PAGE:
Lastly, the "default markup for entries and articles" box allows you to pick the default mode for writing your entries. You can override this on a per entry basis. The available choices are auto-markup (which is plain text with URLs made clickable), LBCode (which is a variant of BBCode), and raw HTML (no auto-generated code - not even line breaks). The default for new blogs is LBCode, as it is the easiest use, especially if you're familiar with web forums. You can read the LBCode documentation for the full list of supported tags.

When you have filled in all these boxes, click the submit button to create your blog. Note that the path and owner are the only fields that cannot be changed after you create the blog. (Well, technically they can be changed, there's just no graphical interface for it - you have to do it the old-fashioned way, with a text editor and an FTP client.)

You should now be looking at a nice blog page with no entries on it. Next time, we'll briefly go over the how LnBlog handles user security and then we'll move on to filling in that empty blog.

Walk-through: Initial setup

Welcome to te LnBlog walk-through! In this series of entries, I will be walking you through the process of setting up a weblog using LnBlog, from initial installation to advanced customization.

It is my hope that these articles will serve as a guide to help new users get up and running quickly and to help encourage people to try out LnBlog. If you have any questions or feedback, please feel free to post comments or e-mail me privately. I will do my best to answer all questions.

So, without further ado, let's get to it! Today's installment will cover installation and initial configuration. This will take you from zero to the main administration page.


LnBlog doesn't have much in the way of requirements. In fact, that's half the point - it's meant to work well on both low-cost shared hosting accounts and full-featured hosting. The only hard and fast requirements are PHP 4.1, the standard Perl-Compatible Regular Expression extention (which nearly every installation should have), and the ability to write files, either through PHP's normal functions or via FTP. Support for the less-common gettext, CURL, and fileinfo or mime-magic extensions is recommended, but not required for proper operation. Things will work better if you have them, but don't worry about it if you don't.


After downloading a copy of LnBlog, the first order of business is to get it on your web server. To do this, simply extract the LnBlog-version.zip file to your hard drive and upload the resulting folder to your web host. You will probably want to rename the directory to remove the version number, so that upgrading to a newer version will be easier. Note that you need to upload the folder to someplace under your document root directory, i.e. somplace where you can get to it with a web browser.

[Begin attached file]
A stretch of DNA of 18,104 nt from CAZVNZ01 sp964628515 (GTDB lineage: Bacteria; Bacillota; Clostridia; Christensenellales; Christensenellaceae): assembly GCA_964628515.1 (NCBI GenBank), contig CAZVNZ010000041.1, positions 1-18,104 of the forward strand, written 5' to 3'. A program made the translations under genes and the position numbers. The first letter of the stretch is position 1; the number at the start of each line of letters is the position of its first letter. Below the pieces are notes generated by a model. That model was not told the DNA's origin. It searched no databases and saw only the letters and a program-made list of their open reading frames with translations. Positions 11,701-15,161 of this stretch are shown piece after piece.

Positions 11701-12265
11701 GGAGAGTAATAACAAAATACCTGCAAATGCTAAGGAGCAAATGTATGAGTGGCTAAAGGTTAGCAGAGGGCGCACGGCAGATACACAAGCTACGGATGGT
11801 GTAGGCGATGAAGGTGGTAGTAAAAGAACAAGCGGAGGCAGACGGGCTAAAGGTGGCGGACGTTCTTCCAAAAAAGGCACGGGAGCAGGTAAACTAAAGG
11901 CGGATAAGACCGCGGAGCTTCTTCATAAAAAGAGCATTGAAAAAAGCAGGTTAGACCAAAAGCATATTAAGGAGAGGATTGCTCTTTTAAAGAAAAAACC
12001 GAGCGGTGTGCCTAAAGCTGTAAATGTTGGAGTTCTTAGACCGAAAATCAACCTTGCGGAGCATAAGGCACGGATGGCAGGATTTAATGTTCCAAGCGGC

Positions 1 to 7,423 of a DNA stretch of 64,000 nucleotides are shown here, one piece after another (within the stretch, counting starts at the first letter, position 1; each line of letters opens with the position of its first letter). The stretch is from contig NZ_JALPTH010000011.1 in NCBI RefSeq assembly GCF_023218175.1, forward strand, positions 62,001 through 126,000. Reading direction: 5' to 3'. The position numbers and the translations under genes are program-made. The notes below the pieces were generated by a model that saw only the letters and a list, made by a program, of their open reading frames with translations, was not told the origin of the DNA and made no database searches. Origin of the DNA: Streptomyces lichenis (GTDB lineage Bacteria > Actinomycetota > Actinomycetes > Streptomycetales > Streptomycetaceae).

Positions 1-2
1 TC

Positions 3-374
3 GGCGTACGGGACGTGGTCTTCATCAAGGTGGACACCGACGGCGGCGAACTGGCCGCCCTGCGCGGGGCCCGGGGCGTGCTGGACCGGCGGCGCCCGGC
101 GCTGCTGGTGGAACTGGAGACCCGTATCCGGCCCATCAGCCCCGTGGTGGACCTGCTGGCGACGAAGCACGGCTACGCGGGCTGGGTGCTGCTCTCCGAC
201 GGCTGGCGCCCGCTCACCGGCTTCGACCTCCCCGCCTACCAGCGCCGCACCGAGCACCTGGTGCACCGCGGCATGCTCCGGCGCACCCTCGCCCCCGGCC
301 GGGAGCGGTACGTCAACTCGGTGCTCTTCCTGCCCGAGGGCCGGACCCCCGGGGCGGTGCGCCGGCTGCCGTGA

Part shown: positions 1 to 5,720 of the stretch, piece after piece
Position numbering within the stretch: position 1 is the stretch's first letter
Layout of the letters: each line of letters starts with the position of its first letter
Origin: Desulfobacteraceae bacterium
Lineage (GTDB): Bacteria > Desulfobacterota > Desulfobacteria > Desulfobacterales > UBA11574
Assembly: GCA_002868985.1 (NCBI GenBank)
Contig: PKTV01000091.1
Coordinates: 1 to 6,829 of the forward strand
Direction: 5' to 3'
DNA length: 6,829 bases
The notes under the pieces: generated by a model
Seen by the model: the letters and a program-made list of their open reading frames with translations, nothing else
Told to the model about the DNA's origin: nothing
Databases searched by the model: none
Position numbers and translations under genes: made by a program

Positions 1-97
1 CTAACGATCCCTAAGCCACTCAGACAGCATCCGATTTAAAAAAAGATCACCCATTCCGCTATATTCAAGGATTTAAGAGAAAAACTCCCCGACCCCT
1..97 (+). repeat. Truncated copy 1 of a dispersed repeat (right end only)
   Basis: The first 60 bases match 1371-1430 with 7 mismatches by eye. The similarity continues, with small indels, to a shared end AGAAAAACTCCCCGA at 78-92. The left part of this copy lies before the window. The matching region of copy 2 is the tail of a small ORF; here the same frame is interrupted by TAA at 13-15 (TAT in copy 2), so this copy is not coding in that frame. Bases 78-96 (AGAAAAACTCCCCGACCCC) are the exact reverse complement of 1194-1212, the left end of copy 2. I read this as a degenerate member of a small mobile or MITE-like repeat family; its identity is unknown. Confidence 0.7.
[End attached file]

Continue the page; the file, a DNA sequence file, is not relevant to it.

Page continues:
Initial Configuration

To configure LnBlog, fire up your favorite web browser and point it to the URL corresponding to where you put the LnBlog folder, e.g. http://yourhost.com/LnBlog/. This will launch the file writing configuration screen, seen here. LnBlog file writing setup screenThe first section asks you to set the path to the document root directory on your web server. LnBlog will calculate a default value for this. The default should be right for your setup, but you can change it here if it's not. If you're not sure, try the "test document root" link to run a simple test.

The second section on this page asks you to configure file writing. Here, you have two choices. You can either use PHP's native file writing functions, or you can write files through FTP. For shared hosting accounts, especially cheap ones, the recommended setup is to use FTP file writing, because you won't have to worry about safe mode or directory permissions.

If you choose native file writing, no further configuration is required within LnBlog. However, there are a few things to keep in mind. First, native file writing won't work with PHP's safe_mode enabled, so you'll have to get your hosting provider to turn it off for your account. Also, you will have to check the file permissions on the web server and make your LnBlog/userdata folder writable to everyone. Keep in mind that when you create new blogs, you will also have to the directory where you create them writiable to all users. Because file permissions have to be handled manually, native file writing can be harder to manage, especially when using shared hosting accounts.

FTP file writing should not require many manual setup and it works just fine when safe_mode is enabled. However, it does require that you have FTP access to your web space. It also requires some extra configuration.FTP file writing configuration You will need to provide a username and password for a user account which can upload files to your site via FTP. LnBlog will assume that the FTP server is running on the same machine as the web server (hence the name localhost) and will attempt to calculate the root directory for FTP access automatically. This should work for most configurations, but you can also specify these manually if you need to. You can click the "test FTP root" link to get a simple test page that will attempt to connect to the FTP server and calculate the FTP root directory.